Important Musical Works of the 20th Century
Important Musical Works of the 20th Century
Important Musical Works of the 20th Century
Music is one of the ways in which humans express their feelings. Studying a group of people’s music and the changes that have occurred in it over time is an effective way of understanding people’s history, values, and religion. A study of all cultures of the world reveals that every community has its music but it changes over time. The classical music genre has defined the general history and aura of the music industry guided by strict rules of engagement and adherence to the rule of playing and recording. Igor Stravinsky’s The Rite of Spring, (1913), Alban Berg’s, Wozzeck (1925) and Olivier Messiaen’s Turangalîla-Symphonie (1949) are some of the most important works of the twentieth century. Their analysis shows that they have influenced modern music significantly in various aspects such as audio-visual effects, costumes, performances, as well as good stage presence.
The Rite of Spring was released by Stravinsky in 1913, in the original Russian version, Le Sacre du printemps. It was composed specifically for the 1913 ceremony of the Ballet Russes Company in Paris. The composition, the voice inflections, the arrangement of the instruments and the general standard of performance, together with the dressing and costume appropriateness was done with a high degree of care. The standard of the music led to the immediate public appreciation of the song. The first performance was on 29th May 1913, and the reaction of the audience was equated to a riot in some later reviews (Ross, 2013). Stravinsky was young and virtually unknown in the music industry when he released the song. Therefore, the success and excitement were not caused by the hallo effect of audience expectation as is the case in some modern performances. The song had to be good enough for it to cause such a sensation from an unknown composer. While the original composition was designed for the stage with accompanying performances, the reception was so good that it became a common song in the public and private lives of the people in Russia.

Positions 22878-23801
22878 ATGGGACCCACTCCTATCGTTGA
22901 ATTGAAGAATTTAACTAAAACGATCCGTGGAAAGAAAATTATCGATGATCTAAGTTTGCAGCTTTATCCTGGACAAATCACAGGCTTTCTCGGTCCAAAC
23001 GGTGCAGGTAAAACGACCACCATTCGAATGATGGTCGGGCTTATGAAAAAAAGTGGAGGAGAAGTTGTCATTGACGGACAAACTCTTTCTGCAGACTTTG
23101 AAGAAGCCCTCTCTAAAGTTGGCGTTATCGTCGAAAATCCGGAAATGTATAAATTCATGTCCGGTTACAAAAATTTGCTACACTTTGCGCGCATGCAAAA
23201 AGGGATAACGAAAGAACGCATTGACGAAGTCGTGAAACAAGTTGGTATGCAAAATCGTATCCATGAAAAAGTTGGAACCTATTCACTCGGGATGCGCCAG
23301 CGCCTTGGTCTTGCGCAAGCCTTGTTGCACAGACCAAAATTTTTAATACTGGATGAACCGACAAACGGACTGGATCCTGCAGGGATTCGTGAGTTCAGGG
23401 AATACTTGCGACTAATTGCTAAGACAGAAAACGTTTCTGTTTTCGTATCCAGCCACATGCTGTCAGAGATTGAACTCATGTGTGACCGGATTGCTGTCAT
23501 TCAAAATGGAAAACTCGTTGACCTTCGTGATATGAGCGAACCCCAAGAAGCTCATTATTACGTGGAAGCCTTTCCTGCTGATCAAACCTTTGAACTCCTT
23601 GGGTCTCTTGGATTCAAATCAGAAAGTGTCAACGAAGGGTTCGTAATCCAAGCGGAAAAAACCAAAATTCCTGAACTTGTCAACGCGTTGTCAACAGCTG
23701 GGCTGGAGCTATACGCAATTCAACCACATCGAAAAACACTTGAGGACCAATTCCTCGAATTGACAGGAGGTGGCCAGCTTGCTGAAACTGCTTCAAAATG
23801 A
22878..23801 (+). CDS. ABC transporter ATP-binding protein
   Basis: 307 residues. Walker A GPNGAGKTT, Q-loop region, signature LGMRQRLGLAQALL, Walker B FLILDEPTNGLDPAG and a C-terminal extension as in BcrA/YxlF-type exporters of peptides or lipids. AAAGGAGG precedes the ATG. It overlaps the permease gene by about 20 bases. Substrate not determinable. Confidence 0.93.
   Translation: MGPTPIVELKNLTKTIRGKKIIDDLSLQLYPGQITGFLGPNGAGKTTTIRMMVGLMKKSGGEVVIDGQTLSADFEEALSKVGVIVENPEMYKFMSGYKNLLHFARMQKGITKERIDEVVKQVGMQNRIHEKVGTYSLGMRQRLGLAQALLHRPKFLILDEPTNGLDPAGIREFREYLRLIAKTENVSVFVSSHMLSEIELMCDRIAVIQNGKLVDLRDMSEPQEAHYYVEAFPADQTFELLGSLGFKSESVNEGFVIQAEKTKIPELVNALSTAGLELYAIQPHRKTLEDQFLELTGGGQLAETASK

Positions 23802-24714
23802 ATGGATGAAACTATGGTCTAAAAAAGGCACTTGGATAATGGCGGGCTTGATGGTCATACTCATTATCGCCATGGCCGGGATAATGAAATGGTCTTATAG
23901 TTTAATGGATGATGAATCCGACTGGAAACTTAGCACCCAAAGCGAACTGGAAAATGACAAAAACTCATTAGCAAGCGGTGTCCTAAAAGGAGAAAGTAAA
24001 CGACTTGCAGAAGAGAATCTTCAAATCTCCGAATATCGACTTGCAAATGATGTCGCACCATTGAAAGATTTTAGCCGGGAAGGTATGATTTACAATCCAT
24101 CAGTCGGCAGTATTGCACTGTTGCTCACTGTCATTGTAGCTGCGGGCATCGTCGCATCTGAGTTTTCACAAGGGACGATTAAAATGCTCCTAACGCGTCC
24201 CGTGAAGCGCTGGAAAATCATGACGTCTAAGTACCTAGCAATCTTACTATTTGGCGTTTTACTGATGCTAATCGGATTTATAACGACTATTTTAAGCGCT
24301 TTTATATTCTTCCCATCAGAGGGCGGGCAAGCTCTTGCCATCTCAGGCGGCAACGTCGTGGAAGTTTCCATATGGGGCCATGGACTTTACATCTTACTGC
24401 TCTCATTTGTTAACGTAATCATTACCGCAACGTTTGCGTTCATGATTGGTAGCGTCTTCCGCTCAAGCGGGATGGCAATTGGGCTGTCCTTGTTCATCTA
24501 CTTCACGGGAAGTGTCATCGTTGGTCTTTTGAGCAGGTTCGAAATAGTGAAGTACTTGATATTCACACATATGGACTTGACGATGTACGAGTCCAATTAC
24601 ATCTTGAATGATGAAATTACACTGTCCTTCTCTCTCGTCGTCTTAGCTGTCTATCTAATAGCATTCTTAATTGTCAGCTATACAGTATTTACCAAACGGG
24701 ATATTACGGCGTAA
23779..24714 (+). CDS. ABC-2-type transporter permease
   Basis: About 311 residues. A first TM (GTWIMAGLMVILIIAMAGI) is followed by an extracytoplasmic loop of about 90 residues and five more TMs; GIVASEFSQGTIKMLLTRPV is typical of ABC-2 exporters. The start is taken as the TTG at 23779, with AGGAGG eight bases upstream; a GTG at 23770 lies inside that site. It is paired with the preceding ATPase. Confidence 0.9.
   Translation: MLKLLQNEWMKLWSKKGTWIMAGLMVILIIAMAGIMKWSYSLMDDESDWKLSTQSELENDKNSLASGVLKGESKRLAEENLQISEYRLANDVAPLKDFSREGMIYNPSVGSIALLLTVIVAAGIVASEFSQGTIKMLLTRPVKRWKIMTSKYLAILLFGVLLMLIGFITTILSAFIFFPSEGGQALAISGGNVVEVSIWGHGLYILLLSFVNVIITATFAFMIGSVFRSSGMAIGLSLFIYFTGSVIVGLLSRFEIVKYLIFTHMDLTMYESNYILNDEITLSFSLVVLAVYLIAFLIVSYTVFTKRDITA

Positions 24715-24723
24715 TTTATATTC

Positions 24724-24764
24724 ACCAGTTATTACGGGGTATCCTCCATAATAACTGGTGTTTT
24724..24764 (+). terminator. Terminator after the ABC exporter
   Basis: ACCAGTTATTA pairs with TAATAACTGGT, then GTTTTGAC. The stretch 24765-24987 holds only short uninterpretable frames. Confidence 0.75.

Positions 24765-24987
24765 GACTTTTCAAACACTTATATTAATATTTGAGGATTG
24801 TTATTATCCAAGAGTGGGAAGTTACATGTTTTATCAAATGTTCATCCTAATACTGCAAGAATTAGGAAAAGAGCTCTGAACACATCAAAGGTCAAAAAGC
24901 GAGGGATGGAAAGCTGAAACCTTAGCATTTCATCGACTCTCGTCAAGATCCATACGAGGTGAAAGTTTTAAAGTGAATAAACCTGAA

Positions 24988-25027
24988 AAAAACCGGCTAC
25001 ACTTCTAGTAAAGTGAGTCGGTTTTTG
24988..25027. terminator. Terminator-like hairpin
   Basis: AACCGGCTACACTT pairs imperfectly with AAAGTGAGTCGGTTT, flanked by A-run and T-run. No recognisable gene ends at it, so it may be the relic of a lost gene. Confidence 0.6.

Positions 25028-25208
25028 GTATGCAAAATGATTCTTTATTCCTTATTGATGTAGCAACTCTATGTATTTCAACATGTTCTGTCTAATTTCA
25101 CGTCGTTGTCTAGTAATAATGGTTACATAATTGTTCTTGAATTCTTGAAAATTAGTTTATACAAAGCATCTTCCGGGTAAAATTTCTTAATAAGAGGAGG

The song tells the story of the coming of the season of spring and how the people of a Russian town choose a young girl for religious pagan sacrifice. It depicts a number of rituals that were familiar in the country at that time, which shows that it partly a commentary on the people’s lives. Therefore, the song was not just a masterpiece in its quality of voice, instrument and dance, but also in its relevance as a message on the issues in the society. Classical music had its roots in Western culture and was associated with the middle class that emerged during the industrialization and the educated citizenry. Listening to the high-class genre was seen as a sign of prestige and sophistication (Thorau and Ziemer, 2018). In addition, the classical music genre is used in both secular and religious aspects. The expansion of Christianity in the early 19th century contributed significantly to the growth of this type of music. Classical music is important because it is associated with the history of the developed world and tracing its development overlaps to many fields such as history, religion, and anthropology. Much of the traditions and cultural evolutions that have occurred across the word can be closely linked to the evolution of classical music.
Great works of music are recognized not just as entertainment sources but also as useful avenues that the people use in commenting on, criticizing, or highlighting issues in society. It was a climax of a project that Stravinsky had worked on for some years with notable improvements in the quality and presentation of the message. It was said to be a revolutionary song and a turning point in the public perception of music. The song significantly shaped the music scene to date. In addition, the historical events surrounding the release of The Rite of Spring placed it among the important developments of the time. At the time, the world was preparing for the First World War and tension, fear, and resentment dominated the minds of many people across the world. The release of an enjoyable classic soothing music was a way of distracting people from the fearful atmosphere while serving as comic relief.